15 October 2020
A keen runner, swimmer and cyclist, Roger was used to keeping fit and active. “We would take the grandchildren swimming,” he remembers, “and go cycling on Sunday mornings.”
Roger had been forced to stop running due to arthritis in his knees. An operation had been scheduled, but by the time it came round Roger was too ill with other conditions to undergo surgery.
“It all started in the October,” he remembers. Roger had contracted pneumonia, for which he was given antibiotics. A month later, however, he still felt ill. “I was cold all of the time,” he says. An ECG revealed that his heart wasn’t functioning properly and doctors noticed that he still had breathing difficulties. Postponing the knee operation, they referred Roger to a cardiac specialist. However, before an appointment had come through, his condition started to deteriorate further.
Roger woke Liz up during the night, telling her “I can’t lay down or breathe”. They waited a few minutes, hoping that the feeling would pass, but as Roger’s breathing became more and more laboured, Liz called for an ambulance. Roger was taken to hospital, where he was diagnosed with fluid retention. Scans confirmed heart problems, but further tests also revealed a pelvic bone tumour.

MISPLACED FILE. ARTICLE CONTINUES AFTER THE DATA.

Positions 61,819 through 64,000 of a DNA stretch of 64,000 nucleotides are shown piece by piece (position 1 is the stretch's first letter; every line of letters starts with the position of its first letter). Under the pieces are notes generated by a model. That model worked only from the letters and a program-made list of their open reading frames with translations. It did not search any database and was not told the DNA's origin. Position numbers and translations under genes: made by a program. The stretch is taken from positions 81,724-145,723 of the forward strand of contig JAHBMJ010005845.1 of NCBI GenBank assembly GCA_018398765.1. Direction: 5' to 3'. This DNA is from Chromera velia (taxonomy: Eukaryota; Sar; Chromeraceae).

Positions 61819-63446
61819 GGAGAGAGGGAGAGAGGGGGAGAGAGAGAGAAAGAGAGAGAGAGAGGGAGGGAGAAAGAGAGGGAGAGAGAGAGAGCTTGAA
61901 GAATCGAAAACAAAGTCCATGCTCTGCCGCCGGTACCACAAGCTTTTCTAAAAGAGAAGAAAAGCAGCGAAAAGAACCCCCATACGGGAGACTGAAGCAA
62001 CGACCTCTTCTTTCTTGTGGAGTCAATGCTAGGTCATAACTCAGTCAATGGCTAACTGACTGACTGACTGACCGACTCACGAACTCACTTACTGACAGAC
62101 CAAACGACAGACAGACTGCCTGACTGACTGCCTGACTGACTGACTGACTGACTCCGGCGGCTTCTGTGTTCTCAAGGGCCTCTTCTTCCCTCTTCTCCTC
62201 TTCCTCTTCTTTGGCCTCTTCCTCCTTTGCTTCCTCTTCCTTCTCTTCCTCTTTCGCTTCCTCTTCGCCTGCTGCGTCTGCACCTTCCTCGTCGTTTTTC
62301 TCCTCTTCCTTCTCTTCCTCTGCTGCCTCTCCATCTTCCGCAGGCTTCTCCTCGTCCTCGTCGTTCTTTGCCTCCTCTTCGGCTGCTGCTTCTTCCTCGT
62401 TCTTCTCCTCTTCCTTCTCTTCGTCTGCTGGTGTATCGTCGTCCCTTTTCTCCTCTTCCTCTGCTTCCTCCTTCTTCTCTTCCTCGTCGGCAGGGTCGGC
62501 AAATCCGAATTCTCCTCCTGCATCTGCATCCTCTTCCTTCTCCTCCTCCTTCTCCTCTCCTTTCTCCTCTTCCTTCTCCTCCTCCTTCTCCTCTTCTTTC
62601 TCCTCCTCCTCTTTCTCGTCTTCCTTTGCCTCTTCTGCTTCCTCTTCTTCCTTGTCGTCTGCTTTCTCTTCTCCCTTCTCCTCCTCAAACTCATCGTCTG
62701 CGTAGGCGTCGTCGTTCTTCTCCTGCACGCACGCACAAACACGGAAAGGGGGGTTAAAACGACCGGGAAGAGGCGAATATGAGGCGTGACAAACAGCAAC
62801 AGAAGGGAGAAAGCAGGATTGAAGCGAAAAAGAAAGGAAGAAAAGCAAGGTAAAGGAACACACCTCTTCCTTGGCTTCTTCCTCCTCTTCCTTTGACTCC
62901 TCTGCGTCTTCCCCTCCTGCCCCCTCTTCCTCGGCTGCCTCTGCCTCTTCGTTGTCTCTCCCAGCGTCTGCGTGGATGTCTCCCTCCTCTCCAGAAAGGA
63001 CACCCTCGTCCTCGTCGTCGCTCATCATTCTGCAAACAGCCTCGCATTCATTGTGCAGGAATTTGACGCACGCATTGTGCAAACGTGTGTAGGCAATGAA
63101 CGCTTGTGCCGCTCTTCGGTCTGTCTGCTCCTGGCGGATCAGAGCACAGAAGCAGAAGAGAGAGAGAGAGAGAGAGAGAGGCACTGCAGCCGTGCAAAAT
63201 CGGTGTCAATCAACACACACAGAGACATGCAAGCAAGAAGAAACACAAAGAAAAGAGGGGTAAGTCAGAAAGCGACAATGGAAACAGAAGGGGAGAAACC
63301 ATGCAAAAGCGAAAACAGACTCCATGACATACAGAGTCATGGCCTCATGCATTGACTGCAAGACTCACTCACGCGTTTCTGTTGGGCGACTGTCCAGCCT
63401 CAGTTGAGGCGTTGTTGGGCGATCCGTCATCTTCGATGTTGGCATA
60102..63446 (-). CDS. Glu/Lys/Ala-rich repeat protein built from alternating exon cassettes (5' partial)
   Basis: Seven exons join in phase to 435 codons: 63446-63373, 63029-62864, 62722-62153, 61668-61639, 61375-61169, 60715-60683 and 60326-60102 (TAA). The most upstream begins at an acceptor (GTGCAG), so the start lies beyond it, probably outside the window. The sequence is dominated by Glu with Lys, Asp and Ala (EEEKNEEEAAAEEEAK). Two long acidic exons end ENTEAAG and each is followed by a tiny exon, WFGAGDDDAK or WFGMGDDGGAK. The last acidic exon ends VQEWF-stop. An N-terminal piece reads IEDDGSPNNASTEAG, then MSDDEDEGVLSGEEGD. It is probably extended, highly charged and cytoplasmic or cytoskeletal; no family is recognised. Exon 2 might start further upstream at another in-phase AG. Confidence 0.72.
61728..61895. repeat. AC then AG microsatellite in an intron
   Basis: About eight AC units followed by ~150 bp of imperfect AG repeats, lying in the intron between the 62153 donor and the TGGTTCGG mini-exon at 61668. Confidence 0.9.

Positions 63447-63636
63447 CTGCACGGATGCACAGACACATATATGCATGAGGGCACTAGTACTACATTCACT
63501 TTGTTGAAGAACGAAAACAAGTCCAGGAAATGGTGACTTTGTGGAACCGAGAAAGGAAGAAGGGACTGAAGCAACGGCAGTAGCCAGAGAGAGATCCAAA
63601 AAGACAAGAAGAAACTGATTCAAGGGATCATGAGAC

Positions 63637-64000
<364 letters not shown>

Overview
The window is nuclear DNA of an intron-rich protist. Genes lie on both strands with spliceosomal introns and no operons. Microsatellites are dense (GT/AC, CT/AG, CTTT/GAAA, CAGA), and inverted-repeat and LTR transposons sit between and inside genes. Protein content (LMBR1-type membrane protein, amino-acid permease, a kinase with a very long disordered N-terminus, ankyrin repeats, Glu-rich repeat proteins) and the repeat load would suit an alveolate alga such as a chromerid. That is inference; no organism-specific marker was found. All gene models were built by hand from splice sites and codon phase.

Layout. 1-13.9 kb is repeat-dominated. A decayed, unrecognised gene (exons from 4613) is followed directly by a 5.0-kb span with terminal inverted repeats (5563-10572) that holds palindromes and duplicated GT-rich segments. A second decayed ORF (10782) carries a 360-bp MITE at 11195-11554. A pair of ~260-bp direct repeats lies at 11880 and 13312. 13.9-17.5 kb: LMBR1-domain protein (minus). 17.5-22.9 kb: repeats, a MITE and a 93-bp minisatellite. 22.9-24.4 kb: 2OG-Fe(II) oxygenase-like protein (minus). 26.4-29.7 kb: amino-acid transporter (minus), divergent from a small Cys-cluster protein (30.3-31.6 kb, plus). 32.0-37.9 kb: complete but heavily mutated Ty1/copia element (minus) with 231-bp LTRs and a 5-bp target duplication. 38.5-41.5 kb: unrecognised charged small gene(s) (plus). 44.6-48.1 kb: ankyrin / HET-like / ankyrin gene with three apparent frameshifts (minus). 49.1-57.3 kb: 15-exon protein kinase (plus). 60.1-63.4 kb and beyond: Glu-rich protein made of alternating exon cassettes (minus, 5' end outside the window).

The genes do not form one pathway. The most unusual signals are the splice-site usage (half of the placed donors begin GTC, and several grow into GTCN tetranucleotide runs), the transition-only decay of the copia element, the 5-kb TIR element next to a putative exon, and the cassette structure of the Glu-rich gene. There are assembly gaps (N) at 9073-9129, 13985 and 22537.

Roger was too ill for chemotherapy, so he was given a course of radiotherapy to combat the tumour. However, during the third session he developed chronic stomach cramps – the radiotherapy had caused complications which had stopped his digestive system from functioning properly.
As Roger’s condition continued to deteriorate, doctors discovered that the right side of his heart was failing and confirmed that a pacemaker would have to be fitted. As he struggled to recover from this operation, his kidneys then failed. He began to lose awareness of where he was and who those around him were. “He tried to escape from Intensive Care,” remembers Liz.
Roger was moved from one hospital to another, and from observation wards to isolation wards, until eventually a consultant in the Palliative Care team suggested he be referred to Phyllis Tuckwell. “I just thought, ‘that’s it, my time’s up’,” says Roger. “We were so scared,” adds Liz.
One of Phyllis Tuckwell’s Community Nurse Specialists (CNSs), Dereca Trevail, made an initial visit to Roger and Liz at home, inviting them to come and have a look round the Hospice building.
They were met at the Hospice the following week, where Roger was given an assessment and the couple were shown around. “Everybody was smiling; there wasn’t one miserable face,” Liz remembers.